Be sure to tell your vet that the horse has suffered abuse and all of the history that you have gathered so they can be best-informed as well. After you’ve gotten the full results and recommendations from your vet, make a plan for their physical rehabilitation.
This may include a multi-stage feeding process and other specialists like a massage therapist or chiropractor. Try to find a good farrier who will be sensitive to a horse that is in recovery as well.
Related: A Partnership Like Ours – Karen & Isaac
3. Create a Routine
Horses, like humans, find comfort in consistency. Their fear begins to unwind when they know what they can expect.
With your new rehabilitation plan in mind, start creating a routine for feeding, turnout, mucking their enclosure, training, and bonding time together.
For everything that you would want to do with them on a day-to-day basis, give it a specific order and time every day. And if you have to incorporate something new into their rehabilitation or training schedule, tack it on to another one of their established routines.
4. Establish Leadership
This seems like a tricky step, because the horse that has been abused will likely have a fearful experience with their last “leader” (I say in quotes because a real leader will not be cruel).
Regardless, in order for your horse to start trusting you and feeling that they don’t need to fend for themselves, they will need to understand you as the leader in the dynamic.
So, establish basic boundaries when handling. Likewise when you begin retraining, provide your horse the structure and consistency your horse needs for rehabilitation (Read more about providing structure HERE).
In doing so, you will build their trust exponentially, because in contrast to their past, your leadership will be kind.
5. Spend Extra Time Bonding
When rehabilitating an abused equine, taking extra time to rebuild trust is crucial. Start working on bonding with your horse as soon as you possibly can. But remember to not take their withdrawal or aggression personally.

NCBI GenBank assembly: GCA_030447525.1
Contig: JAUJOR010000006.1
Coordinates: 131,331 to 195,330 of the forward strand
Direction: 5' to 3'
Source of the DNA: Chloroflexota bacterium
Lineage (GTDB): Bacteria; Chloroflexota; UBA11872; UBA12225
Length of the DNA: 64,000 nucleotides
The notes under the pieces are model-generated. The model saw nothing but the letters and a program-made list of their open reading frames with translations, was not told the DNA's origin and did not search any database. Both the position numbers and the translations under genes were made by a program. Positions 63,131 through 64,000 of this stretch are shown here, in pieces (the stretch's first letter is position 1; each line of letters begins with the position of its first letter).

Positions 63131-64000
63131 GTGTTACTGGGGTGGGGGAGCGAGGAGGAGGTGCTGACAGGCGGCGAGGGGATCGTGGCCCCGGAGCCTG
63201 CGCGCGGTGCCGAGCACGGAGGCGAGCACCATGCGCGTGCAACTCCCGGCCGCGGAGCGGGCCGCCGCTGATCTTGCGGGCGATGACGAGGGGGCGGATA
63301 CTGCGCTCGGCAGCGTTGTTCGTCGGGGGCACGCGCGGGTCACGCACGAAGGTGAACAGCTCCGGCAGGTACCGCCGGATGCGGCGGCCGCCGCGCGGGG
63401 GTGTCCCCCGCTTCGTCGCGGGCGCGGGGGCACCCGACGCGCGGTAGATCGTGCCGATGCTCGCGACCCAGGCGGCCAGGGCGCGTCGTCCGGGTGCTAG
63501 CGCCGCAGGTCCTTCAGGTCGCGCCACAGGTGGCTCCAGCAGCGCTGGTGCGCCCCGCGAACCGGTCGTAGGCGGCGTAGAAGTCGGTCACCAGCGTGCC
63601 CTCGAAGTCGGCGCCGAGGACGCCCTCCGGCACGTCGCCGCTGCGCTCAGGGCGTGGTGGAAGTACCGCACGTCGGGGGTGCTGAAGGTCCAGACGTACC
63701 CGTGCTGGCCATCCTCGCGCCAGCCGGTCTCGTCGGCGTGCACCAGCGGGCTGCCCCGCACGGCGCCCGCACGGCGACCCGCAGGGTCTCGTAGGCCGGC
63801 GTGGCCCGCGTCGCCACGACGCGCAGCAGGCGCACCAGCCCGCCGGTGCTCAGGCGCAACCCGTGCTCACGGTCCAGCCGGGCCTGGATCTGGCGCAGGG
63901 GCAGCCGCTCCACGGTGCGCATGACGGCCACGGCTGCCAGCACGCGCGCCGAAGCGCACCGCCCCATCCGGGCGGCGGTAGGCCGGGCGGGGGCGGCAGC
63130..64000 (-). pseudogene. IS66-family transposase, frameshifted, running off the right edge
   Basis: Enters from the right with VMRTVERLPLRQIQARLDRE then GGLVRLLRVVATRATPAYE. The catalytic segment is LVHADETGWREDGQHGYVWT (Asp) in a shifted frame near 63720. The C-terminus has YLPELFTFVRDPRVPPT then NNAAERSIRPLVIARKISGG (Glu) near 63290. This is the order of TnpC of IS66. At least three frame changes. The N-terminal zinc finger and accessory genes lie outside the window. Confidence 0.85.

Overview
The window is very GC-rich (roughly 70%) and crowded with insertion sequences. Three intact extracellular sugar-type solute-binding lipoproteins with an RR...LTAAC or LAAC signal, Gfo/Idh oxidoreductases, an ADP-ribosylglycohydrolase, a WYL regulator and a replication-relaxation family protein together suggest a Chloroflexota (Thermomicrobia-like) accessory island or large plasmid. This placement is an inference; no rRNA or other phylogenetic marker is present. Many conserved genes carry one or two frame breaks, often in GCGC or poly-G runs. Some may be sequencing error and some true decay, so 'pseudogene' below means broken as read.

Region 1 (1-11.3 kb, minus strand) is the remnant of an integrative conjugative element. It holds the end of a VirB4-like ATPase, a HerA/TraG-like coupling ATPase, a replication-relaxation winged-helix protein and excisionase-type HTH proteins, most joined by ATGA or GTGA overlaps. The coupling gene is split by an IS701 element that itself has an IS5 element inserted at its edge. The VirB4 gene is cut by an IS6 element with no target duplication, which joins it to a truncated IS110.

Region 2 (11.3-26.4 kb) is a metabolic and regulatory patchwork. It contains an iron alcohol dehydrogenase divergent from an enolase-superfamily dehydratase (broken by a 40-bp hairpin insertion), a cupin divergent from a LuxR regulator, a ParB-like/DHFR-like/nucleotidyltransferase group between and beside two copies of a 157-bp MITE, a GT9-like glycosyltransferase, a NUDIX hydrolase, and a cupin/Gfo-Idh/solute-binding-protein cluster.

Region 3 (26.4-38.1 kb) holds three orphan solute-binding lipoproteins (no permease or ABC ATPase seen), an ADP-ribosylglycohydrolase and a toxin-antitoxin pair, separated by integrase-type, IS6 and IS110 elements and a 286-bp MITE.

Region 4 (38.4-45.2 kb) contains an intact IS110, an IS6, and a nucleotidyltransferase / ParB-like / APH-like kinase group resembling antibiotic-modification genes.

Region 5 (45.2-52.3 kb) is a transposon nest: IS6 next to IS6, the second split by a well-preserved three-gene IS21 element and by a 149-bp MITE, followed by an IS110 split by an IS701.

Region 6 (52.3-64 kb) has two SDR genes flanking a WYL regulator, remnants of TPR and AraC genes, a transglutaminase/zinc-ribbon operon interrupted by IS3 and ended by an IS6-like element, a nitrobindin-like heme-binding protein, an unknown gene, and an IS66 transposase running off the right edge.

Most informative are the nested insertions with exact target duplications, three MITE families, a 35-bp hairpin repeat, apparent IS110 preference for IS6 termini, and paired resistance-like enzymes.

Many abused horses will either be skittish, tense, or prone to biting and kicking. Make sure to stay safe, approach them carefully and unassumingly (keeping your body language calm and non-confrontational), and offer something to them.
This offering can be a treat, gentle touch, a soothing voice, or just your peaceful presence with them. As small as these gestures may seem, these little moments add up and become a substantial bond with time.
All that an abused horse needs is someone to fight for them. Behind every recovered horse is someone who simply did not give up on them.
If you have found yourself in the position of rescuing a horse, remember that the whole equestrian community is cheering you on. Remember to lean on your fellow equestrian friends for support and encouragement and celebrate every single victory towards wholeness for the abused horse as he/she recovers.
Even with this one horse, you are making the horse world a better place. And for this one horse, you are transforming their world of pain and fear into something beautiful and safe.
Have you rehabilitated an abused horse? What were some challenges or beautiful moments that arose from that process?
Lindsey Rains is an equestrian blogger and creator of Alta Mira Horsemanship. She focuses on communication between horse and rider, with an emphasis in kind training tactics. She resides in Kent, WA, USA, with her husband, and daylights as a non-profit administrator. Visit her blog. You can also follow her on Pinterest, Facebook, Instagram, or Twitter.